The eight structural biology beamlines at the ALS have now collectively deposited over 7000 proteins into the Protein Data Bank (PDB), a worldwide, open-access repository of protein structures. The 7000th ALS protein (entry no. 6C7C) is an enzyme from Mycobacterium ulcerans (strain Agy99), solved with data from Beamline 5.0.2. Read more »
A recently awarded National Institutes of Health (NIH) grant will help integrate existing structural biology resources at the ALS to better serve users. The funds will help establish a centralized collaborative mechanism, called ALS-ENABLE, that will guide users through the most appropriate routes for answering their biological questions. Read more »
Researchers have designed a hollow, pyramid-shaped protein with a controllable cavity size that could be useful in the capture and release of smaller compounds. The tools and techniques developed could be useful in analyzing and optimizing designed protein assemblies and understanding their behavior in solution. Read more »
Researchers have uncovered the first interactions between the human sperm and egg—the initial steps in the creation of human life. The discovery lays a foundation to better understand fertilization and could lead to the development of non-hormonal contraceptives. Read more »
Inspired by protein molecules observed in nature, researchers have now engineered ten large, 120-subunit, two-component protein complexes. These designed nanomaterials are attractive starting points for new approaches to targeted drug delivery, vaccine design, and bioenergy. Read more »
Using an array of high-powered x-ray imaging techniques at the ALS, scientists have revealed for the first time the molecular steps that turn on bacteria’s pathogenic genes. The study could open up new avenues in the development of drugs to prevent or treat bacterial infection.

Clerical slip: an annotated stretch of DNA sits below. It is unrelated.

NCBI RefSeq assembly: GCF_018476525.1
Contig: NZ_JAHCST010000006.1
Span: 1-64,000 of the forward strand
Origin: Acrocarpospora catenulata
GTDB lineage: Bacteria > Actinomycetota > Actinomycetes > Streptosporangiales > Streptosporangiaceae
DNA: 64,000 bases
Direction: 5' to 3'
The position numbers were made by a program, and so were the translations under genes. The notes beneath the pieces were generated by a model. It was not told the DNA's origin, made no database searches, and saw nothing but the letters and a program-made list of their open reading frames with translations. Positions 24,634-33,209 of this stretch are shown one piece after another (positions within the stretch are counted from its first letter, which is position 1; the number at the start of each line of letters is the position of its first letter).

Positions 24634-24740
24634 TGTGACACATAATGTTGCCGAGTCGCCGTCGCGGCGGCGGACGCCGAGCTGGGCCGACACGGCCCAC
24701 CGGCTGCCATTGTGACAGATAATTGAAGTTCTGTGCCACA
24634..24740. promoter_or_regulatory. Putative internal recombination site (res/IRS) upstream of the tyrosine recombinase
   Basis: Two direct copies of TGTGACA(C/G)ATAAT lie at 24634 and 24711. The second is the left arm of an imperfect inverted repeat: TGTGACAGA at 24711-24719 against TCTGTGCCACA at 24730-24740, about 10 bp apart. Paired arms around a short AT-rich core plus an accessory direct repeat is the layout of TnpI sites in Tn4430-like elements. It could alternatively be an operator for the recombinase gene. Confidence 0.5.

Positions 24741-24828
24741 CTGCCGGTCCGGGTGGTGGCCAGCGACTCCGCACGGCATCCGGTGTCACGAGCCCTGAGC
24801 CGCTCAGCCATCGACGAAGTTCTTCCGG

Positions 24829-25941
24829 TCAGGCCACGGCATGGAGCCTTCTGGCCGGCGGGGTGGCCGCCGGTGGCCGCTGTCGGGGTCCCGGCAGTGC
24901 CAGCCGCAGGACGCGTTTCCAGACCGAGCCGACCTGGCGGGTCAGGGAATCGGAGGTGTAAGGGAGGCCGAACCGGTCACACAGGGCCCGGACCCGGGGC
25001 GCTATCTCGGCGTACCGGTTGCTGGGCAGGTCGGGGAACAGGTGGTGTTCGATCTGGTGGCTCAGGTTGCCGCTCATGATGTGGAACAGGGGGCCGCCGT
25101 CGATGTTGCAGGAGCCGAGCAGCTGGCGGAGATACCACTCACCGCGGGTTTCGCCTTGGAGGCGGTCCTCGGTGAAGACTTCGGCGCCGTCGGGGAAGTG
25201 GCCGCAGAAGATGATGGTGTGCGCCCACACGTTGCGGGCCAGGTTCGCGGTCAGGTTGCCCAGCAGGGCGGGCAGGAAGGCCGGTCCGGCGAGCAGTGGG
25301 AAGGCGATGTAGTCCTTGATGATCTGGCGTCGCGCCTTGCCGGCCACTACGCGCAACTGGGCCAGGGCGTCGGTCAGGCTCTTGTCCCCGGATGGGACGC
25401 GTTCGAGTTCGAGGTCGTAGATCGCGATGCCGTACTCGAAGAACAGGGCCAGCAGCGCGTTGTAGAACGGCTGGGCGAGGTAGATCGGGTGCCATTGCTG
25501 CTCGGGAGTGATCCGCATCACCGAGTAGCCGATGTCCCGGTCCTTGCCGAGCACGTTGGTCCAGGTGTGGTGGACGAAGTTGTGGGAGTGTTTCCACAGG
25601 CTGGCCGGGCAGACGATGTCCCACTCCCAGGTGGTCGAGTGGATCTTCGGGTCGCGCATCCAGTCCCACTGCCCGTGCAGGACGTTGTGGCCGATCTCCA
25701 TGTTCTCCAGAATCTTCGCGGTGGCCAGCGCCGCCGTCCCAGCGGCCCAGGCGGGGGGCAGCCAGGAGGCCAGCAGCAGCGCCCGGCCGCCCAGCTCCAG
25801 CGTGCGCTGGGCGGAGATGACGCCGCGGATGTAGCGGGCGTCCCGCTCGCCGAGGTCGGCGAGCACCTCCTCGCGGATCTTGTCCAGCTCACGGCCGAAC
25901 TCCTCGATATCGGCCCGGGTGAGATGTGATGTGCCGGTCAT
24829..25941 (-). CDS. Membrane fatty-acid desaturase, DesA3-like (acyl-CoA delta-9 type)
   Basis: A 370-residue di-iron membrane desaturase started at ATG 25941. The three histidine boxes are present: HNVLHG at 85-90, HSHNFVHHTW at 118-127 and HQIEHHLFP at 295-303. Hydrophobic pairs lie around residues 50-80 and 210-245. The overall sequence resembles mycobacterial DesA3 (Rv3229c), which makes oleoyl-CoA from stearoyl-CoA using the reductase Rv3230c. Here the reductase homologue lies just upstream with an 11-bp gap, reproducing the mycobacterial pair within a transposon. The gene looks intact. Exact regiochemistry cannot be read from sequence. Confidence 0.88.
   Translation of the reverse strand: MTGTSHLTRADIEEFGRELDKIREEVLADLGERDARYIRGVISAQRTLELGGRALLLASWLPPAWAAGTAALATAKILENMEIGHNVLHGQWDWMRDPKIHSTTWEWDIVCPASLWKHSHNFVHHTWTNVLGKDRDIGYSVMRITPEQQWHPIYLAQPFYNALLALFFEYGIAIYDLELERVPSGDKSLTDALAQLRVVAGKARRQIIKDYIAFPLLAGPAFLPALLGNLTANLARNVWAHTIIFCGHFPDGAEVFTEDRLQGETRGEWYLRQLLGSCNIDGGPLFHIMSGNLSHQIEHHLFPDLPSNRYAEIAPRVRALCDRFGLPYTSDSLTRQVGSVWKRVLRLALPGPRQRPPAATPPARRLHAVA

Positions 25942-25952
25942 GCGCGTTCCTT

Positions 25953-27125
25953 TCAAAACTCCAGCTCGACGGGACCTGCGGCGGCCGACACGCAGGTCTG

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Designed proteins containing hydrogen-bonding modules have been validated by crystallography and SAXS. The ability to design synthetic molecules that combine the specificity of DNA-like binding with protein function opens up huge opportunities for the fields of synthetic biology and materials science. Read more »
Researchers have published a landmark study that used both crystallography and SAXS to validate computationally designed structures of novel proteins with repeated motifs. The results show that the protein-folding universe is far larger than realized, opening up a wide array of new possibilities for biomolecular engineering. Read more »
Often the full impact of a scientific discovery takes decades to realize, during which the research is developed further and adopted by other scientists. Such was the case for the work of biochemist Paul Modrich, one of three recipients of this year’s Nobel Prize in Chemistry. Berkeley Lab’s Advanced Light Source was a core resource Modrich used to build on his earlier work. Read more »
A new study uses small-angle x-ray scattering as well as several advanced biophysical techniques to link protein instability to the progression of a lethal degenerative disease: amyotrophic lateral sclerosis (ALS), also known as Lou Gehrig’s disease.
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